Fifty-three patients who had received aortic valve replacement (AVR) using tilting disc valve prostheses (Lillehei-Kaster valve, Omniscience valve, Omnicarbon valve), underwent replacement of their aortic valve prostheses over the past 13 years. The indications for reoperation were non-structural opening failure in 35 patients, thrombosed valves, including 2 stuck valves in 8, prosthetic valve endocarditis (PVE) in 7 and perivalvular leakage (PVL) in 3. The interval periods until reoperation for opening failure and thrombosed valve were 112 and 118 months respectively, and for PVE and PVL were 21 and 25 months. There were 7 hospital deaths (13.2%). Surgical results in cases of active PVE with root abscess and stuck valve required emergency operation were significantly worse than these for nonstructural opening failure. Opening failures, which accounted for two-thirds of the indications for reoperation was found to be due to subvalvular pannus formation on minor orifices which hindered the disc from opening properly. It was suggested that reoperation for these types of prosthetic valve should be done before they develop into emergency cases, taking account of these valve-related complications.

Japanese Journal of Cardiovascular Surgery ; : 217-223, 1996.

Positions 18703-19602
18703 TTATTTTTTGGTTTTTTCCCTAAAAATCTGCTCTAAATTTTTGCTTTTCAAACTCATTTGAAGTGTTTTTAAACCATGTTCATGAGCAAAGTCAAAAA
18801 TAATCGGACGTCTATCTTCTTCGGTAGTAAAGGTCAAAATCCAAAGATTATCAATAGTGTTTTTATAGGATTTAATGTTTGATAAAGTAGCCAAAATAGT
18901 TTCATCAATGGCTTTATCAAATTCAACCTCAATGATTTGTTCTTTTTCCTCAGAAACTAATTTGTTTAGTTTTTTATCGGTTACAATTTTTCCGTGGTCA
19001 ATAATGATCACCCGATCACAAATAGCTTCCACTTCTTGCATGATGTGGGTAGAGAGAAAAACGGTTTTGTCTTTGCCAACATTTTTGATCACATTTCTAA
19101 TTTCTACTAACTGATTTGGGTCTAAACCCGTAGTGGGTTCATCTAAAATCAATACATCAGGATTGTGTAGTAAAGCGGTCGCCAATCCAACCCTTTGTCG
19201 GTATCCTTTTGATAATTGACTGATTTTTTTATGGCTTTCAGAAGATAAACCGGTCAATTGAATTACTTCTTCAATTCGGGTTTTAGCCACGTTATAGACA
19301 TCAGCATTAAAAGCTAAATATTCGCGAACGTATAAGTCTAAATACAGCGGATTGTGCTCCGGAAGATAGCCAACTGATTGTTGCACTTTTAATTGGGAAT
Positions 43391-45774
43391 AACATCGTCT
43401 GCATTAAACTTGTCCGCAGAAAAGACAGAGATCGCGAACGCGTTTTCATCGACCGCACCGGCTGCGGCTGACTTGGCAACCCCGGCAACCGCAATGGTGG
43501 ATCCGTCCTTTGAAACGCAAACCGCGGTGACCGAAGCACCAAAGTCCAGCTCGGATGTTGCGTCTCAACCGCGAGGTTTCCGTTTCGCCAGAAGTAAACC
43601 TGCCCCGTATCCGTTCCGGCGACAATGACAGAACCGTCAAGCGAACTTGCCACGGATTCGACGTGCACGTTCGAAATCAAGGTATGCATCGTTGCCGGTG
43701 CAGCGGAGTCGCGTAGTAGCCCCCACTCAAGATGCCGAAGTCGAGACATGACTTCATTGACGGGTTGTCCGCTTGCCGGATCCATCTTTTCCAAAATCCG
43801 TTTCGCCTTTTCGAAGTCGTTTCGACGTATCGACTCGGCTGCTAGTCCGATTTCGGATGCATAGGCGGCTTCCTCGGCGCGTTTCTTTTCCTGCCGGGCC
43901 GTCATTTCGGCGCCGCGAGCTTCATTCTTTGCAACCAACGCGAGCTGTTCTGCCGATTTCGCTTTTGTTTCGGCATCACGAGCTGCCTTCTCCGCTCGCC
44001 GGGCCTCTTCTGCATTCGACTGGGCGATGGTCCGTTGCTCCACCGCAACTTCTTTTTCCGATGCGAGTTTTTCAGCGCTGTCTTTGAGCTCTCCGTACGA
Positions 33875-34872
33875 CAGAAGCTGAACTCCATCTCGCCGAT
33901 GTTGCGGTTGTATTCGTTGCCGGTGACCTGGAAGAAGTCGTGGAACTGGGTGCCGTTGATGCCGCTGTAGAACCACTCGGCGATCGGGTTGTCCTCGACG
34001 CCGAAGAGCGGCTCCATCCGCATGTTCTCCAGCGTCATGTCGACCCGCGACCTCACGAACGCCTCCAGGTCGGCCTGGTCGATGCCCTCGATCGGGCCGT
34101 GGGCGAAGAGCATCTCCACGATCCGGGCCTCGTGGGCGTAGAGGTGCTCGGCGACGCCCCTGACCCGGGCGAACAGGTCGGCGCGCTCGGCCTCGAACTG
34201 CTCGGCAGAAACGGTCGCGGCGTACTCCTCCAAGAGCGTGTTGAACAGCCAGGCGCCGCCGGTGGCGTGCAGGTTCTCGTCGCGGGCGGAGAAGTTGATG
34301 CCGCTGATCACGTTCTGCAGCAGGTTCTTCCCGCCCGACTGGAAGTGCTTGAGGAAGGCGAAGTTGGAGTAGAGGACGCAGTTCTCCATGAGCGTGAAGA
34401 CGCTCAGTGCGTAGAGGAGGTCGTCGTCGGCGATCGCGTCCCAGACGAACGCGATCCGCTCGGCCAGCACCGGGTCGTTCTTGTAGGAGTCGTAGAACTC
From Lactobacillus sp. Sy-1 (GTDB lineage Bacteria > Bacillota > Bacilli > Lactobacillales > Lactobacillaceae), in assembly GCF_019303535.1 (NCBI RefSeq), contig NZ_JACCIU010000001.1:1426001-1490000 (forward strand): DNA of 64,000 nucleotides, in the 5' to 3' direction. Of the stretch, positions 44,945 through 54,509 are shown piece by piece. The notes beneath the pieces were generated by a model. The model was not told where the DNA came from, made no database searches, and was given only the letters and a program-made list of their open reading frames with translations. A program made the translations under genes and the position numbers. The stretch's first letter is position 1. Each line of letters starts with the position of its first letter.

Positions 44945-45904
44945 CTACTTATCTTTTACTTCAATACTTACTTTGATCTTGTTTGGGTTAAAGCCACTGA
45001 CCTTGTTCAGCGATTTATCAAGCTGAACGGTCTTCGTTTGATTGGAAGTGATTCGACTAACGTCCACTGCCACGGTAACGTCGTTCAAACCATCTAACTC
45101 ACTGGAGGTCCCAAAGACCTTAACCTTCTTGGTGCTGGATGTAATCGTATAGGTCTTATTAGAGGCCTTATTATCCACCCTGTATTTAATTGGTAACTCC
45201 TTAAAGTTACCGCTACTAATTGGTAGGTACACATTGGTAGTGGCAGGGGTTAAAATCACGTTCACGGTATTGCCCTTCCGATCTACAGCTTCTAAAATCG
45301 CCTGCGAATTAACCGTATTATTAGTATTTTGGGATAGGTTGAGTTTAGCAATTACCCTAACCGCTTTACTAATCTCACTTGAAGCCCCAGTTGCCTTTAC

Article in Japanese | WPRIM | ID: wpr-366223


The severity of mitral regurgitation (MR) and tricuspid regurgitation (TR) was evaluated semiquantitatively by Doppler color flow imaging. The maximum MR area/body surface area (MRA/BSA) correlated significantly to the severity of angiographyic changes (tau=0.897). The maximum TR area/body surface area (TRA/BSA) also correlated significantly to the severity in angiography (tau=0.874). The cutoff values were 0.5, 2, 4, and 8cm<sup>2</sup>/m<sup>2</sup> for MRA/BSA and 1, 2.5, 5, and 10cm<sup>2</sup>/m<sup>2</sup> for TRA/BSA. Fourteen children (mean age 4.2 years) underwent repair of partial atrioventricular septal defects (P-AVSD) from 1985 to 1992. The cleft in the anterior leaflet was closed in the mitral valve; other procedures such as annuloplasty were not performed. They have been followed for periods from 7 months to 7 years and 5 months (mean 4 years); they were examined by echo cardiography and the Holter electrical cardiogram at the end of the period. MR had reduced to grade 0-II in all cases. No patients were given any medication, and all remained in NYHA Functional Class I. Paroxysmal supraventricular tachycardia developed in only one patient. We concluded that no annuloplasty in mitral valve is needed in children suffering from P-AVSD.